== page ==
Birthplace of Cardinal Stephen Kim Sou-hwan
This park was built around Cardinal Kim Sou-hwan's birthplace to carry on his legacy of love and sharing. The park also celebrates Kim Sou-hwan’s achievements as a key figure in Korean Catholicism and as a spiritual pillar as Korea's first-ever Cardinal.
The Cardinal Kim Sou-hwan Memorial Hall located within the park is an immersive learning center where you can learn about the Cardinal's life and philosophy, and it also gives visitors a respite from their earthly worries and troubles.
- Address : 270, Gunwigeumseong-ro, Gunwi-eup, Gunwi-gun
Jibosa Temple is believed to have been built by Uisang Daesa in the 13th year of King Munmu’s reign (673 CE). The temple was named Jibosa because it housed three treasures. The first treasure was a large cauldron, and the second was a natural five-colored clay, which is said to have been used as pigment for Dancheong decorations. The third treasure was a millstone. However, the three treasures were either plundered by the Japanese or lost during the Japanese colonial period, which did everything within their power to destroy and bury our culture and heritage.
The three-story stone pagoda inside the Temple was designated as Treasure No. 682, and the buildings within the Temple’s premises are called Daeungjeon, Samseongjeon, Yosachae, and Seobyeoldang halls.
- Address : 233, Sanggok-gil, Gunwi-eup, Gunwi-gun
Built originally in the 1st year of King Seongjong's reign (1470 CE), Gunwi Hyanggyo was destroyed during the Japanese invasion of Korea in 1592 CE. In the 40th year of King Seonjo's reign (1607 CE), Ryu Seong-ryong (柳成龍), who was serving as the Yeonguijeong at the time, and Lee Oh-bong (李五峯), a local scholar, sent Seongji (聖智), a Buddhist monk who was well versed in the art of Feng Shui, to find a new site. Eventually, the Hyanggo was restored in Soeddong Valley (now Hagok-ri), at the southern foot of Seonbangsan Mountain. Today, however, the exact site is unknown. Gunwi Hyanggyo was moved back to its current location in the 27th year of King Sukjong's reign (1701 CE), and was fully renovated in 1973 CE.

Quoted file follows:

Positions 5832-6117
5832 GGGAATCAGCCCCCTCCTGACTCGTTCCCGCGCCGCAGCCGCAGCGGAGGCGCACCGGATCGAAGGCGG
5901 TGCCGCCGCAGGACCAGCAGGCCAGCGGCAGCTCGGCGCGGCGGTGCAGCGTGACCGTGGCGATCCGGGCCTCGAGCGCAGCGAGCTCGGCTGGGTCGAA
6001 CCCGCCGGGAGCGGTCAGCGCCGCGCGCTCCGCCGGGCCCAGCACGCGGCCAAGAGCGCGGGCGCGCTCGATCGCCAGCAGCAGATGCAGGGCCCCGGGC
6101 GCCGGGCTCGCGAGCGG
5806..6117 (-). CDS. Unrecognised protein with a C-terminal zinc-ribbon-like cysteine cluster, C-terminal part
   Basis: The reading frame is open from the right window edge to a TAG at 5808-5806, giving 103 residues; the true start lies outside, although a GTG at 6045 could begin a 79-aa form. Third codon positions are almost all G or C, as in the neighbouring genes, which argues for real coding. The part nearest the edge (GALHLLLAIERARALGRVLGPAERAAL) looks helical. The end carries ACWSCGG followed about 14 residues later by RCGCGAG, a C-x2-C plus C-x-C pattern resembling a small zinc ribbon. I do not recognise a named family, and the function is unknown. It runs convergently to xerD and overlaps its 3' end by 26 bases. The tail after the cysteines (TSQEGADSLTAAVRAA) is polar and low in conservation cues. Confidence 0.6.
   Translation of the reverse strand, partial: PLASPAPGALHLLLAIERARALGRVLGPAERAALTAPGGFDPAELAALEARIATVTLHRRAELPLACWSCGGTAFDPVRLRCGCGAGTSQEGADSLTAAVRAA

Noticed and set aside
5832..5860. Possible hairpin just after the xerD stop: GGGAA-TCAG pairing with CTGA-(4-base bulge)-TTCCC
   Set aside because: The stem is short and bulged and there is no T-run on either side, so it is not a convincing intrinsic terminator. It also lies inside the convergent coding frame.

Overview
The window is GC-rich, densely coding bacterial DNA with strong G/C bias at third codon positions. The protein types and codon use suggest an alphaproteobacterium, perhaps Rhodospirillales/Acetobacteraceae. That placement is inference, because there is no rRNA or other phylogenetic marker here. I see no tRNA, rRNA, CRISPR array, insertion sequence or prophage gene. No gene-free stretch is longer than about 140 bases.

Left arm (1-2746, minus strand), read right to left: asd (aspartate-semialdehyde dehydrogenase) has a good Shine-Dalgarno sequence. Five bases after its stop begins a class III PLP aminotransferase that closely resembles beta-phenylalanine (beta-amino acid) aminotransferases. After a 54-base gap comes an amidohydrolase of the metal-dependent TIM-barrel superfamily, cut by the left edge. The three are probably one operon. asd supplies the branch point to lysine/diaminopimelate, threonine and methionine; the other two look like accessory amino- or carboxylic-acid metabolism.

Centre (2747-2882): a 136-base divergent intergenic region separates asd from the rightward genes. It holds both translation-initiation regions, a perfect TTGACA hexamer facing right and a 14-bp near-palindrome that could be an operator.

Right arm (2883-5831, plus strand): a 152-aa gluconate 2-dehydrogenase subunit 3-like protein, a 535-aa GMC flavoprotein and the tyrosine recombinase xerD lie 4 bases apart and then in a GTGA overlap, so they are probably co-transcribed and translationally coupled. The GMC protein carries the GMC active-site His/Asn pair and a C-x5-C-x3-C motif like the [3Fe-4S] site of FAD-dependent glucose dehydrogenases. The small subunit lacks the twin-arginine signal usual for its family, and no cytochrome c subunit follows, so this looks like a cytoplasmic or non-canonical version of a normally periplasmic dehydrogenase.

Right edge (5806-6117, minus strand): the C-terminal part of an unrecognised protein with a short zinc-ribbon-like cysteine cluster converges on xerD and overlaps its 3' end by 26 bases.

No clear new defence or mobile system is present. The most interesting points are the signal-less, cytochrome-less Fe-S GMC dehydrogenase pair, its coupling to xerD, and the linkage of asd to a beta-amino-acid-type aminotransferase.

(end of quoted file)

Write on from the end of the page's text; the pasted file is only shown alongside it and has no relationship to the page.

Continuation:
The Hyanggyo features the Daeseongjeon, Myeongryundang, Gwangpungnu, Dongjae, Seojae, and Naesammun.
- Address : 233, 17-28, Dongseo 2-gil, Gunwi-eup, Gunwi-gun
Beopjusa Temple, located on a towering peak on the southeastern side of Cheonghwasan Mountain in the northwest of Dalsan-ri, Sobo-myeon, was built by Simji Wangsa in the 15th year of King Soji’s reign of Silla. Although the Temple was destroyed in the 1st year of King Injo’s reign of the Joseon Dynasty, it was rebuilt in the 1st year of King Hyeonjong taking the throne (1660 CE).
Beopjusa Temple is the last temple of Eunhaesa Temple in Yeongcheon-si. It features a five-story stone pagoda designated as Cultural Heritage Material No. 27 and the largest millstone in Korea (Folklore Heritage No. 112). The rock and grindstone are 115cm in diameter and 15.5cm thick, respectively. Recently, the large (over 23-ja 5-chi in length and over 15-ja in width) Hanging Painting of Beopjusa Temple was designated as Treasure No. 2005.
- Address : 215, Dalsan 3-gil, Sobo-myeon, Gunwi-gun
Grotto of Amitabha Buddha Triad in Gunwi
This grotto, built inside a natural cliff-side cave, is located at the northern foot of the Palgongsan Mountain range, on a cliff 20m above the ground. Inside the cave, the Amitabha Triad Stone Buddha, the main Buddha created around 700 CE, is enshrined in a cross-legged posture, and the two other Bodhisattva statues sit on either side of the main Buddha.
The style predates the Seokguram Grotto in Gyeongju by a century, and holds great significance in the history of Korean cave grottoes and temples.
- National Treasure No. 109
- Address : 303, Namsan-ri, Buge-myeon, Gunwi-gun
Daeyul-ri, Bugye-myeon, is a village where each house is surrounded by low-lying stone walls that give the entire community a friendly and approachable look. Even after hundreds of years, the 10-ri stone walls and old houses have been preserved intact, which is why the village is often called “little Jeju” on the mainland by tourists.